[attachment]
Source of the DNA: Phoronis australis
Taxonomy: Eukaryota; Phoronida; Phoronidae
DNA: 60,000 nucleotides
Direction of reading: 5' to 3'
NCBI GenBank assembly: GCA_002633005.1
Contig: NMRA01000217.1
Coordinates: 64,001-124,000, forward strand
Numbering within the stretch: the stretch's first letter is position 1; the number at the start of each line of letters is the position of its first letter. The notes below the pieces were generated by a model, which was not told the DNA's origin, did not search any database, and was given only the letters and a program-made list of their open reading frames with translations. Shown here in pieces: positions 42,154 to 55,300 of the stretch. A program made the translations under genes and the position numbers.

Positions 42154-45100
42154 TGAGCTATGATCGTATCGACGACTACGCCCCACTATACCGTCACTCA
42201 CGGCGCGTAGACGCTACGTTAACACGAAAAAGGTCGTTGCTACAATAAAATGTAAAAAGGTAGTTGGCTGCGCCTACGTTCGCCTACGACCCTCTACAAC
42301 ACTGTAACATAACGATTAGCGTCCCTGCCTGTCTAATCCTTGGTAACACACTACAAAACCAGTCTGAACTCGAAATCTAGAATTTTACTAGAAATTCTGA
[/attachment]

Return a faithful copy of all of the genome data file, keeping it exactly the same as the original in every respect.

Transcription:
Source of the DNA: Phoronis australis
Taxonomy: Eukaryota; Phoronida; Phoronidae
DNA: 60,000 nucleotides
Direction of reading: 5' to 3'
NCBI GenBank assembly: GCA_002633005.1
Contig: NMRA01000217.1
Coordinates: 64,001-124,000, forward strand
Numbering within the stretch: the stretch's first letter is position 1; the number at the start of each line of letters is the position of its first letter. The notes below the pieces were generated by a model, which was not told the DNA's origin, did not search any database, and was given only the letters and a program-made list of their open reading frames with translations. Shown here in pieces: positions 42,154 to 55,300 of the stretch. A program made the translations under genes and the position numbers.

Positions 42154-45100
42154 TGAGCTATGATCGTATCGACGACTACGCCCCACTATACCGTCACTCA
42201 CGGCGCGTAGACGCTACGTTAACACGAAAAAGGTCGTTGCTACAATAAAATGTAAAAAGGTAGTTGGCTGCGCCTACGTTCGCCTACGACCCTCTACAAC
42301 ACTGTAACATAACGATTAGCGTCCCTGCCTGTCTAATCCTTGGTAACACACTACAAAACCAGTCTGAACTCGAAATCTAGAATTTTACTAGAAATTCTGA